The UK’s first Budget as a non-EU state was announced on 11th March 2020 by Chancellor Rishi Sunak – who had only 4 weeks preparation time, after the surprise resignation of his predecessor Sajid Javid.
There were plenty of predictions for what we could expect to see within the budget, including tampon tax, tuition fees and inheritance tax (all of which were covered). However, for this post we will look at the announcements that are significant to suppliers seeking public sector contracts.
Coronavirus is a big issue as it can, and likely will, affect most businesses across the UK.
The Chancellor mentioned that there will be ‘significant impact on the UK economy,’ but this will be short lived and ‘life will return to normal’.
To combat the risk of 1/5 of the working age population being off work, the NHS will receive the funding it needs ‘whether it’s millions of pounds or billions of pounds’, to combat this virus.
The three point Coronavirus outbreak plan has a value of £30bn – but will receive further funding if necessary.
An extra £6bn will be spent on the NHS to pay for 40 new hospitals, 50,000 nurses, and 50 million more GP surgery appointments.
This is in addition to the £34bn which has already been promised to the NHS over the next 5 years.
£5.2bn was announced to help protect over 300,000 properties across England from flooding over the next 6 years.
The biggest investment in infrastructure since 1955 was announced with a budget of £600bn – this will be divided as follows:
- £790m for England
- £640m for Scotland
- £360m for Wales
- £210 for Northern Ireland
A significant £2.5bn pothole fund was announced to tackle an estimated 50m potholes across England over the next 5 years.
A safety fund of £1bn will be used to remove unsafe cladding from buildings above 18 metres tall in response to the Grenfell fire.
Affordable homes programme extended, with £1.1bn allocated to create 70,000 new homes in high demand areas.
£650m will be used to tackle homelessness, with the aim of providing an extra 6,000 places for rough sleepers.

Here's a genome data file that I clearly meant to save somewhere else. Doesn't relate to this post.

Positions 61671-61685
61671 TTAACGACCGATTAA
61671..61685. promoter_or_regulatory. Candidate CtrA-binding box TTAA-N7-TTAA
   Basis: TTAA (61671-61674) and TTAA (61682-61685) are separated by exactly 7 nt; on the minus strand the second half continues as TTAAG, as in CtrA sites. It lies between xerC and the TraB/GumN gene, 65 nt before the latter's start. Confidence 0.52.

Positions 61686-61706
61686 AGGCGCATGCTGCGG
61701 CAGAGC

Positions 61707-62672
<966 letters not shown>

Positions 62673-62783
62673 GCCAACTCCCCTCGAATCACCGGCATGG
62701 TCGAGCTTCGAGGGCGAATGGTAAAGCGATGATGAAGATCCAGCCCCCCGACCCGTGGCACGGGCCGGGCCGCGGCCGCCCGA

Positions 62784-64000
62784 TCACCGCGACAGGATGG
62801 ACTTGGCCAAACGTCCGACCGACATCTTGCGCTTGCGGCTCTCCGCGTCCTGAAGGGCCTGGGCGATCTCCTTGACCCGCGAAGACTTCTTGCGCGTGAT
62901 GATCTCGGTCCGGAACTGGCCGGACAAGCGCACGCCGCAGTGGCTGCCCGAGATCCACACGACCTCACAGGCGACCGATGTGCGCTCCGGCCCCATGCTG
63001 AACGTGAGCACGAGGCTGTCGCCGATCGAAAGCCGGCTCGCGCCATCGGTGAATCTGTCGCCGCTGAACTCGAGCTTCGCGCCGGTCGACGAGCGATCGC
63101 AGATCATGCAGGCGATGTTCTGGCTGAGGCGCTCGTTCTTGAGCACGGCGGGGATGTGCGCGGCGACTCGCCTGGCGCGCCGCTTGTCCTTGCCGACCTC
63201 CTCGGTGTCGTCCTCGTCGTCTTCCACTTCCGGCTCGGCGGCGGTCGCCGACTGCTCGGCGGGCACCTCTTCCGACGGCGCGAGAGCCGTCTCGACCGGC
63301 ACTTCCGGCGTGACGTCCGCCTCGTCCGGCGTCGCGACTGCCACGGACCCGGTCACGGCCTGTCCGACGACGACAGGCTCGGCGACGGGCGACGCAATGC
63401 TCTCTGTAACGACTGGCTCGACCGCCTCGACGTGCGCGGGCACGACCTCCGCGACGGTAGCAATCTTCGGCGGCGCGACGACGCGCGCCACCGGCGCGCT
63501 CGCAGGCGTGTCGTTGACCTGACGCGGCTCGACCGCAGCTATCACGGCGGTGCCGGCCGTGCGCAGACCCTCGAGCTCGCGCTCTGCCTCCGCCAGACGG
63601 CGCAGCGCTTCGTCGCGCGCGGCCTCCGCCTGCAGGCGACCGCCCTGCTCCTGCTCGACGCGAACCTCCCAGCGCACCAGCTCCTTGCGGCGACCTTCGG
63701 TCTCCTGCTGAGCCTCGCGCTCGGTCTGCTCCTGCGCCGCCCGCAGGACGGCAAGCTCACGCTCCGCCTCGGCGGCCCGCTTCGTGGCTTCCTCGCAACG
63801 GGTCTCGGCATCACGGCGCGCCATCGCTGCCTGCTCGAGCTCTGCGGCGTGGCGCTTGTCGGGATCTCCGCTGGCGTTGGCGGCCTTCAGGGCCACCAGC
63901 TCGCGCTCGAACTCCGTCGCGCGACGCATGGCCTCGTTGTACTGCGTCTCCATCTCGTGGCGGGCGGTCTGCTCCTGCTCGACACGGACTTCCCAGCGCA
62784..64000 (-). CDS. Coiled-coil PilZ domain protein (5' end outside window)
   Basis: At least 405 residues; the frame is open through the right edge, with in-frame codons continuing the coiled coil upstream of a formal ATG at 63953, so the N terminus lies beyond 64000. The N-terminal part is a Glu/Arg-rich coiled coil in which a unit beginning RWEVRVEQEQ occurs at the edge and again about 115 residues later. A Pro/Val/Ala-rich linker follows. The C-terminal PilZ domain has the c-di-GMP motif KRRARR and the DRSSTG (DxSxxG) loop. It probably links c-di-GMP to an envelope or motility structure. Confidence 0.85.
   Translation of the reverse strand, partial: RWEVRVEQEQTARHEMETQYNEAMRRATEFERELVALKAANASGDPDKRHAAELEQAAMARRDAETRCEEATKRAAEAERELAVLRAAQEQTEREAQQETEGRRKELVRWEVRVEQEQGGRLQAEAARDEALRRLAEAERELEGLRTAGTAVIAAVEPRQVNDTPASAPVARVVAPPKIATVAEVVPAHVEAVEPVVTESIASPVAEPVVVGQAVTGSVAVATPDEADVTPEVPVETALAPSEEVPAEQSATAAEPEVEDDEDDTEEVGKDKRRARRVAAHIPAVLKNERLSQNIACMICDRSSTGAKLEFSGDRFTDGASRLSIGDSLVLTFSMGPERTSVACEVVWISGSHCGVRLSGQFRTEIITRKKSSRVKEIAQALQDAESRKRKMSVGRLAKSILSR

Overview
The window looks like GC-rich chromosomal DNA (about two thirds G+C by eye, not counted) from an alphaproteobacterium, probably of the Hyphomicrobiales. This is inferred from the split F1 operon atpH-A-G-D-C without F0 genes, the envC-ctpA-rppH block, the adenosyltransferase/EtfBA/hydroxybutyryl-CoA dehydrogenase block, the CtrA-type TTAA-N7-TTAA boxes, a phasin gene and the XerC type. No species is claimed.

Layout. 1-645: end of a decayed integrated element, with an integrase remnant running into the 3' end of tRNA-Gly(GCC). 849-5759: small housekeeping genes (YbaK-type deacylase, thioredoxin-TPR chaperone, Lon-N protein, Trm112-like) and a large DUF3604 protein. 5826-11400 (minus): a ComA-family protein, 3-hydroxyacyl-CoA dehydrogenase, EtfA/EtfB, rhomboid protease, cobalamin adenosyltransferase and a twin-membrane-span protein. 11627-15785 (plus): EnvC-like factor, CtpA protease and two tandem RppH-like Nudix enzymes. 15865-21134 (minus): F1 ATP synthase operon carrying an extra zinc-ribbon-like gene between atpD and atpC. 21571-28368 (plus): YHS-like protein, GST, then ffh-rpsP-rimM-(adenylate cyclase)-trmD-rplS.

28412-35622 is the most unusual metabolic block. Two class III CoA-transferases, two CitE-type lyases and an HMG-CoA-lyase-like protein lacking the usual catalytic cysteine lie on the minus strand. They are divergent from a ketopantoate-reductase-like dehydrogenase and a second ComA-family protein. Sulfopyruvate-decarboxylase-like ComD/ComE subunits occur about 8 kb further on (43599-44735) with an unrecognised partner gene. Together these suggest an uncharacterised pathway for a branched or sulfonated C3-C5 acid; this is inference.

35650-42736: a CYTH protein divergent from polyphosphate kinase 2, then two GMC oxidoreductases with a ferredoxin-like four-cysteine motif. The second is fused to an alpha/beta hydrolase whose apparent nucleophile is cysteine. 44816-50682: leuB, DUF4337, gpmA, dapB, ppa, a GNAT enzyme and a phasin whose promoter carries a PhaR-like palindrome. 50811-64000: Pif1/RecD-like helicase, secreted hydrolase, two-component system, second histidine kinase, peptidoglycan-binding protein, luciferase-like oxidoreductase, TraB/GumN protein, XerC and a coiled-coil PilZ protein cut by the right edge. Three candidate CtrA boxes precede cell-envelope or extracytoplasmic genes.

The government are keen to promote greener transport and have allocated £500m towards creating new electric car charging points.
A £270m Green Heat Networks scheme will encourage the adoption of low carbon heat sources.
£640m Nature for Climate Fund will plant over 40 million trees and restore 35,000 hectares of peatland across England.
£9.2 million funding package to introduce smart waste tracking and schemes to tackle fly-tipping more effectively
By 2024, the government wishes to invest £22bn a year into innovation. This is £4bn more than previously promised, and is claimed to be ‘the fastest and largest increase in R&D spend ever’.
‘The government will invest that money in the people, ideas and industries that will cement the UK’s world-leading position in science and technologies ranging from nuclear fusion to electric vehicles and life sciences.’
With such a significant investment, many exciting opportunities will open up for a range of organisations, helping the UK hold a leading position in science Post-Brexit.
What impact will this have on public procurement?
The impact of Corona virus will be unavoidable, but the measures the government are willing to take are reassuring. The significant investment in prevention and treatment will limit the impact this virus has on the workforce and business as a whole.
Overall, the substantial investment in health and infrastructure can only result in more contract opportunities for suppliers. The public sector will need companies to build hospitals, fix roads and develop housing.
Most interesting is the investment in ‘Innovation’. This funding will give suppliers scope to help the UK hold world-leading positions across numerous sectors – creating opportunities where there might have been none previously.
Now that the budget has been announced, contracts will be getting drawn up and issued promptly. Ensure you get notified of these opportunities first with www.tendersdirect.co.uk
If you have any questions or thoughts on the budget, leave them in the comments below.